The Australian Grand Prix was, thankfully, a fantastic race full of incidents and great racing. Just one of the very many interesting things about it was the clear demonstration of the differing driving styles of McLaren’s Lewis Hamilton and Jenson Button that is very reminiscent of watching the legends Alain Prost and Ayrton Senna race together.

Both Hamilton and Button drove superbly in Melbourne but in very different ways. Hamilton felt he was having “the drive of his life” and was putting excellent moves on many different drivers, including Button, and his pass on Rosberg around the outside of turn 11 was simply stunning. His driving was quite similar to that of his idol, Ayrton Senna, aggressive and flamboyant.

Button on the other hand had a very different sort of race to Hamilton. After Alonso hit him at the first corner, he struggled on the intermediate tyres with excessive oversteer, particularly noticeable between turns 3 and 4, and after Hamilton passed him he made the decision (his call, not the team) to switch to slick tyres. This seemed like a rash and desperate decision but it proved to be inspired.

That decision helped him to win the race as when the rest of the field realised he was going faster on slicks, they all jumped into the pits to do the same. When the drivers came out on their first lap on the cold slick tyres Button was already used to the conditions and able to pass several drivers and caught right up with the leader Sebastian Vettel.

Not all these overtaking manoeuvres were shown on the TV coverage and although he was going faster than his rivals to make the passes stick he had to be aggressive and precise, especially when getting off the dry line and onto the wetter and greasier part of the track.

He then drove, as always, very smoothly to make his soft tyres work for the rest of the race. After Vettel retired he pulled out a gap on Kubica and was always in control, driving at a speed within himself and able to go quicker if he needed to. His driving in Melbourne was smooth, precise and intelligent, just like Alain Prost.

I was pleased to see Jenson win as many people have not given him much of a chance at McLaren and that Lewis would walk all over him. However, I think we will see, much like in the days of Senna and Prost, that some days Hamilton will be quicker and other times Button will be quicker.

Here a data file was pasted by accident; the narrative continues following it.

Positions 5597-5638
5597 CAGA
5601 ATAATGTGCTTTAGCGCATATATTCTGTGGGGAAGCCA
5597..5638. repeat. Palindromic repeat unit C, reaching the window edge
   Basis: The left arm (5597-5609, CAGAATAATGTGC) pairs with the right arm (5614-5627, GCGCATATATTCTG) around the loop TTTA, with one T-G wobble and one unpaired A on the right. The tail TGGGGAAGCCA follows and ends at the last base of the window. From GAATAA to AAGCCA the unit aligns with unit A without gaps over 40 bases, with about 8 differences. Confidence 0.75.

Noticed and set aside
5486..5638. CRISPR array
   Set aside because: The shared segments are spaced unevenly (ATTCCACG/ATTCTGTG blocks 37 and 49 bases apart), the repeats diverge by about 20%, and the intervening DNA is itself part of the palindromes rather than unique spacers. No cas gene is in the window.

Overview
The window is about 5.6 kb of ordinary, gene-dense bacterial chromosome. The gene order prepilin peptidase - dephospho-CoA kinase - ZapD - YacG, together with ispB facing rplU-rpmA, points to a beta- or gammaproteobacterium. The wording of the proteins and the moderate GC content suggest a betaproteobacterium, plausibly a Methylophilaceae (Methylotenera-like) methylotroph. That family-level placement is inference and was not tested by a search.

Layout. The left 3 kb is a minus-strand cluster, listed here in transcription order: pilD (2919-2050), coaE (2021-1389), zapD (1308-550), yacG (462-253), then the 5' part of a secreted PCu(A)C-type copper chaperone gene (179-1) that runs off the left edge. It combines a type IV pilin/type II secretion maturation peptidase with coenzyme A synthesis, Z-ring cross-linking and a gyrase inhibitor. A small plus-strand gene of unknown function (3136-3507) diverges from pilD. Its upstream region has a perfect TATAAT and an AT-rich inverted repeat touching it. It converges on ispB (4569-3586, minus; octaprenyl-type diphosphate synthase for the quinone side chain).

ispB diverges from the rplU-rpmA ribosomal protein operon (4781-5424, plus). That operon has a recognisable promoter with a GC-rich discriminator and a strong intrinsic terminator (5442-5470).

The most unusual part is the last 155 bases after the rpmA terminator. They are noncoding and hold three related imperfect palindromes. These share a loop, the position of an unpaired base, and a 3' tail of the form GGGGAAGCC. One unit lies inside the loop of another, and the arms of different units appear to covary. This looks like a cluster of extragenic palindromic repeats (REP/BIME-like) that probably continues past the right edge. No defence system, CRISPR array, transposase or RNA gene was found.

From seeing comments already made by Hamilton and Button fans, I think we are going to have a very similar argument to the ‘who was better out of Senna and Prost?’ debate. That argument still rages on to this day and with Jenson and Lewis using such different driving styles to achieve their performances, their fans maybe starting a new argument that also has no clear resolution.

Hamilton fans will point to the fact that he passed Button in the race as well as several other drivers and before his second pit stop was showing a pace faster than Button.  Had he not changed his tyres that second time he would have got passed Kubica and caught Button and possibly have overtaken him again.

Button fans will retort by saying that he actually won the race and he did this through making the brave and intelligent decision to change to slicks and then by looking after his tyres better than anyone else he was able to keep comfortably ahead. Had Lewis not pitted and was able to overtake Kubica he would have not been able to catch Button without destroying his tyres and probably would have needed to pit again anyway.


This is shaping up to be a very interesting battle and it is doubtful there will be a clear winner either way. If Button can set up the car to his liking, just like with Prost, he will be the quickest. When the car is not perfect, then Hamilton will most likely be the quickest.

Senna Vs Prost: Statistics show you would rather have Prost in your car if you were a F1 team principal


In Formula 1, pole positions are vanity, wins are sanity and points are king

In the history of Formula 1, Brazilian Ayrton Senna and Frenchman Alain Prost are two of the greatest drivers the sport has ever seen. They also participated in one of the most intense and acrimonious rivalries that became life-threateningly dangerous on the track. Their rivalry ended when Prost retired in 1993 and since then their reputations have travelled in different directions.

Their rivalry, particularly from 1988-1990, is infamous in F1 folklore and if you want to learn more about their rivalry then I can fully recommend Malcolm Folley’s excellent book ‘Senna versus Prost’ which includes detailed information of their backgrounds, careers and personalities which are essential to fully understand the reason, nature and intensity of their duel.